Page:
NASHVILLE, Tenn. (WKRN) – Woodbine is historically one of the most diverse neighborhoods in Nashville, but businesses there claim the city’s growth is causing many ethnic mom-and-pops to close up shop.
It started with coffee and sandwiches, then came the customers, and then local art. Flatrock Coffee, Tea, and More isn’t just a coffee shop– it’s a community incubator and the only of its kind in Woodbine.
“We try to keep our prices down for the neighborhood,” said Owner Karen Estevez-Gill, “We work with a lot of nonprofits in the neighborhood because there are so many immigrants and refugees coming through here.”
But their building on Nolensville Pike was recently sold and with a new owner, came a new rent check.
“We went from $2,000 a month to five,” Estevez-Gill told News 2.
A price they, as well as the barber shop and church in the same building, can’t afford. Now, they’re forced to leave.
“We’ve lived in the neighborhood 28 years,” Estevez-Gill said, “One and half months short of five years, we’re closing.”
As Cuban-Spanish business owners, Estevez-Gill and her husband are part of an ethnic community that is struggling with Nashville’s growth.
“I’ve been looking for a place for almost a year to build a commercial kitchen,” said Loraine Segovia-Paz, who makes empanadas for Flatrock and other businesses to sell, “Everything we’ve been able to find, it’s not affordable, impossible to pay for it whether we rent it or buying it.”
Yuri Cunza with Nashville’s Hispanic Chamber of Commerce says it’s happening everywhere.
“Members in our network have expressed concern that the landlords are presenting them with contracts that are very high when theirs are up,” Cunza said, “Many doubling, or more.”
The councilman for District 16, where Woodbine is located, Mike Freeman did not want to interview but told News 2 that higher rents can only help his district.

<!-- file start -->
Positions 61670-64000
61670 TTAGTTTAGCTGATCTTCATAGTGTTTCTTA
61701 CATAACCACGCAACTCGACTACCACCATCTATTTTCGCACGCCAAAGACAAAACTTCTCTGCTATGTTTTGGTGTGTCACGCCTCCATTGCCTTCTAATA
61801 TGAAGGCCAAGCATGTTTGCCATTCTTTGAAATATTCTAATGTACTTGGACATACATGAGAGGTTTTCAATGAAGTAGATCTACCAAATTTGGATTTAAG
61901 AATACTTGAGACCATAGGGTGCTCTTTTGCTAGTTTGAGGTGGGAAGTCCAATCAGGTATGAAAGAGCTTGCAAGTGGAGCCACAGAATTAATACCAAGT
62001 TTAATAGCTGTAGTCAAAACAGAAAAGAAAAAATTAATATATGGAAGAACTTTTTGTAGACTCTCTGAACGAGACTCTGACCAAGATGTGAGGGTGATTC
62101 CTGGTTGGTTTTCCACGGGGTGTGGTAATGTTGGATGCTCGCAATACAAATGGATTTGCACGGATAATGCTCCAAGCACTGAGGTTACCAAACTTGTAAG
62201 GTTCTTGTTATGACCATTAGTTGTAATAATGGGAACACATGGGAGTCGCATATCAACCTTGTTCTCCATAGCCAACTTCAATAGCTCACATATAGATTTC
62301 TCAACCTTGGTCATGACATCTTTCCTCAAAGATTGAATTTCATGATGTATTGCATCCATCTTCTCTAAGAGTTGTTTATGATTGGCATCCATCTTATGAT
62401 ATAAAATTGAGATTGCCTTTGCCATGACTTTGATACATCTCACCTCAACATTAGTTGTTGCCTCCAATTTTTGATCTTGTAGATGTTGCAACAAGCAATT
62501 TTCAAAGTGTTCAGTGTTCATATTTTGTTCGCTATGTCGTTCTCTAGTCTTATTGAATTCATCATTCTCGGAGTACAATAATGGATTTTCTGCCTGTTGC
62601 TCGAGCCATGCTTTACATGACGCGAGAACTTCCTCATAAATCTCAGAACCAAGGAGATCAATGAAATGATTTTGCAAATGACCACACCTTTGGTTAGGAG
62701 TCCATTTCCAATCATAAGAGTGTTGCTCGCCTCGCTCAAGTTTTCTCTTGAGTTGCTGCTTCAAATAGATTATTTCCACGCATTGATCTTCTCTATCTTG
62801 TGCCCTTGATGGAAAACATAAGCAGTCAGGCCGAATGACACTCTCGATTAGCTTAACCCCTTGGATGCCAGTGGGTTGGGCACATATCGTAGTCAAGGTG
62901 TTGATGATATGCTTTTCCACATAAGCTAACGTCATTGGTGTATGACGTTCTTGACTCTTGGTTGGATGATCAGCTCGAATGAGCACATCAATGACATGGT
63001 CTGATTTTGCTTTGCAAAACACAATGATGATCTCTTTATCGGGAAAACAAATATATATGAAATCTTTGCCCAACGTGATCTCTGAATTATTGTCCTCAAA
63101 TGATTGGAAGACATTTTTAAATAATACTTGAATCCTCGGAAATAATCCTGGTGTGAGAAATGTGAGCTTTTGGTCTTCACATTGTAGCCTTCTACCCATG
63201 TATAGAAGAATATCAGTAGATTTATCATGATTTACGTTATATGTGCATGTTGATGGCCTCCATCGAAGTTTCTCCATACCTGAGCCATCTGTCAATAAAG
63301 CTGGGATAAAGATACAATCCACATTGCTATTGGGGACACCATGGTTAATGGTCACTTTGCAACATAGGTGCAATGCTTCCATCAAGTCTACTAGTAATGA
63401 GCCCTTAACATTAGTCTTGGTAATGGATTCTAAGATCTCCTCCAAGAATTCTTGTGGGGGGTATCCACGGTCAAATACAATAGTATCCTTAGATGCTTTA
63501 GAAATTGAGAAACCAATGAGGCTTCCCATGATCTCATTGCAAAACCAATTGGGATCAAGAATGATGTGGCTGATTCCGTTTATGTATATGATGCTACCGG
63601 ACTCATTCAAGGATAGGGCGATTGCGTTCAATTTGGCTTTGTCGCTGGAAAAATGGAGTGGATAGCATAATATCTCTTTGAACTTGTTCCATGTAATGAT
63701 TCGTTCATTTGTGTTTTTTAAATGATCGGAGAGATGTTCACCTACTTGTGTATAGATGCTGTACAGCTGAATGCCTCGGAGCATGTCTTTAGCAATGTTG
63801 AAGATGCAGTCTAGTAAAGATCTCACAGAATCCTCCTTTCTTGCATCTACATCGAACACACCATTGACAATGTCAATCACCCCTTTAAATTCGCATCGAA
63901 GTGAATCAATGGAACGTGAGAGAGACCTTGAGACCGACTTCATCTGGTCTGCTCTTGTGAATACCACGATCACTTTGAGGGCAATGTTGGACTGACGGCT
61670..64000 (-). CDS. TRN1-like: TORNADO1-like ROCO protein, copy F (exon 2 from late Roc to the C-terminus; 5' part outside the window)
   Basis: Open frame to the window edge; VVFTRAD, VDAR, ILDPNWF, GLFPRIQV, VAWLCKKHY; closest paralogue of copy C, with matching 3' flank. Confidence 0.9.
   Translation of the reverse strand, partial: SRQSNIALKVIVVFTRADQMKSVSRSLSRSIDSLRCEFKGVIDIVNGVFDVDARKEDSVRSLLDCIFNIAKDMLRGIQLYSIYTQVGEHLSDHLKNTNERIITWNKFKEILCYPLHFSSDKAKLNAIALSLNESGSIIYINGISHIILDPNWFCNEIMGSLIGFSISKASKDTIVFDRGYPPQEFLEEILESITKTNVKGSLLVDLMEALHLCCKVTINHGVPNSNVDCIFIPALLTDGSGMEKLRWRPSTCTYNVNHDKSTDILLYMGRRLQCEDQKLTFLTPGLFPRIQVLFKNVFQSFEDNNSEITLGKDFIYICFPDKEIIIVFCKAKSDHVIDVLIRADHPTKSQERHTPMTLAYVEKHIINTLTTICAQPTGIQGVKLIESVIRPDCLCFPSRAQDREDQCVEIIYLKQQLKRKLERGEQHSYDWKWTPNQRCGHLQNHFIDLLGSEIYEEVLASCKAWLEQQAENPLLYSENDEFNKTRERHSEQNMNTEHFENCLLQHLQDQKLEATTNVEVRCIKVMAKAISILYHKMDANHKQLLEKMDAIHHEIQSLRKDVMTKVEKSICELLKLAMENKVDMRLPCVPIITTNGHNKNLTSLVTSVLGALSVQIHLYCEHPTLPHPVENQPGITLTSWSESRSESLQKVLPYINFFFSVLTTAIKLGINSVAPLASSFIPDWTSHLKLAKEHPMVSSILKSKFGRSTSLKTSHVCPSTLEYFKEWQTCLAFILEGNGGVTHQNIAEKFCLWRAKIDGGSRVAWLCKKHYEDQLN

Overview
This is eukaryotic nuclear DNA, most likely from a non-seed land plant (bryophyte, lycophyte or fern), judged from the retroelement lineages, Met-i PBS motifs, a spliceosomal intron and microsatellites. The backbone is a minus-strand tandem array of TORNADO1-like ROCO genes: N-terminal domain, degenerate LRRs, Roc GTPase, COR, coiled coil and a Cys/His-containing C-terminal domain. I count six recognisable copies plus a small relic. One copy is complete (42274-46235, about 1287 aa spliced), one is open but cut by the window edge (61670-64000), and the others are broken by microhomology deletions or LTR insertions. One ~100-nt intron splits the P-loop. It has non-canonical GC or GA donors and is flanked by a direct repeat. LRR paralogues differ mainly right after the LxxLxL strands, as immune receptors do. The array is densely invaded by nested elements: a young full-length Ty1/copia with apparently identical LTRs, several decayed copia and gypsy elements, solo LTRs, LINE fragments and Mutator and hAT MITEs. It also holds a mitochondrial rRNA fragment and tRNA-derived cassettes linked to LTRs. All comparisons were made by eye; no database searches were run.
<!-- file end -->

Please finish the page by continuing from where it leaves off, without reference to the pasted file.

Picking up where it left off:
Councilman Colby Sledge for District 17 told News 2 it’s an issue council should be looking into.
“There are a lot of tools out there that we need to be exploring as a city to ensure that these immigrant-run businesses know what’s available and can protect themselves from big rent hikes,” Sledge said.
“In the process of growing and becoming better, we also need to protect the ones that were here, the ones that are here, and the ones that are contributing,” Cunza said.
Other businesses closing in Nashville that are also claiming rent hikes include antique malls, restaurants, and catering companies.
“This was historically the most ethnically diverse neighborhood In the city and that was one of the things that we loved about it. And it’s quickly becoming mostly white,” Estevez-Gill said, “People have moved here because they love the neighborhood, and they love the fact that it’s so diverse, but now it’s pushed those ethnic communities farther out of the city.”
Flatrock will close its doors for the final time on May 25th, but they say the community is helping them find a new location in Woodbine.
News 2 is reporting on Nashville’s historic growth and the growing pains that come with it. Click here for more Nashville 2019 reports.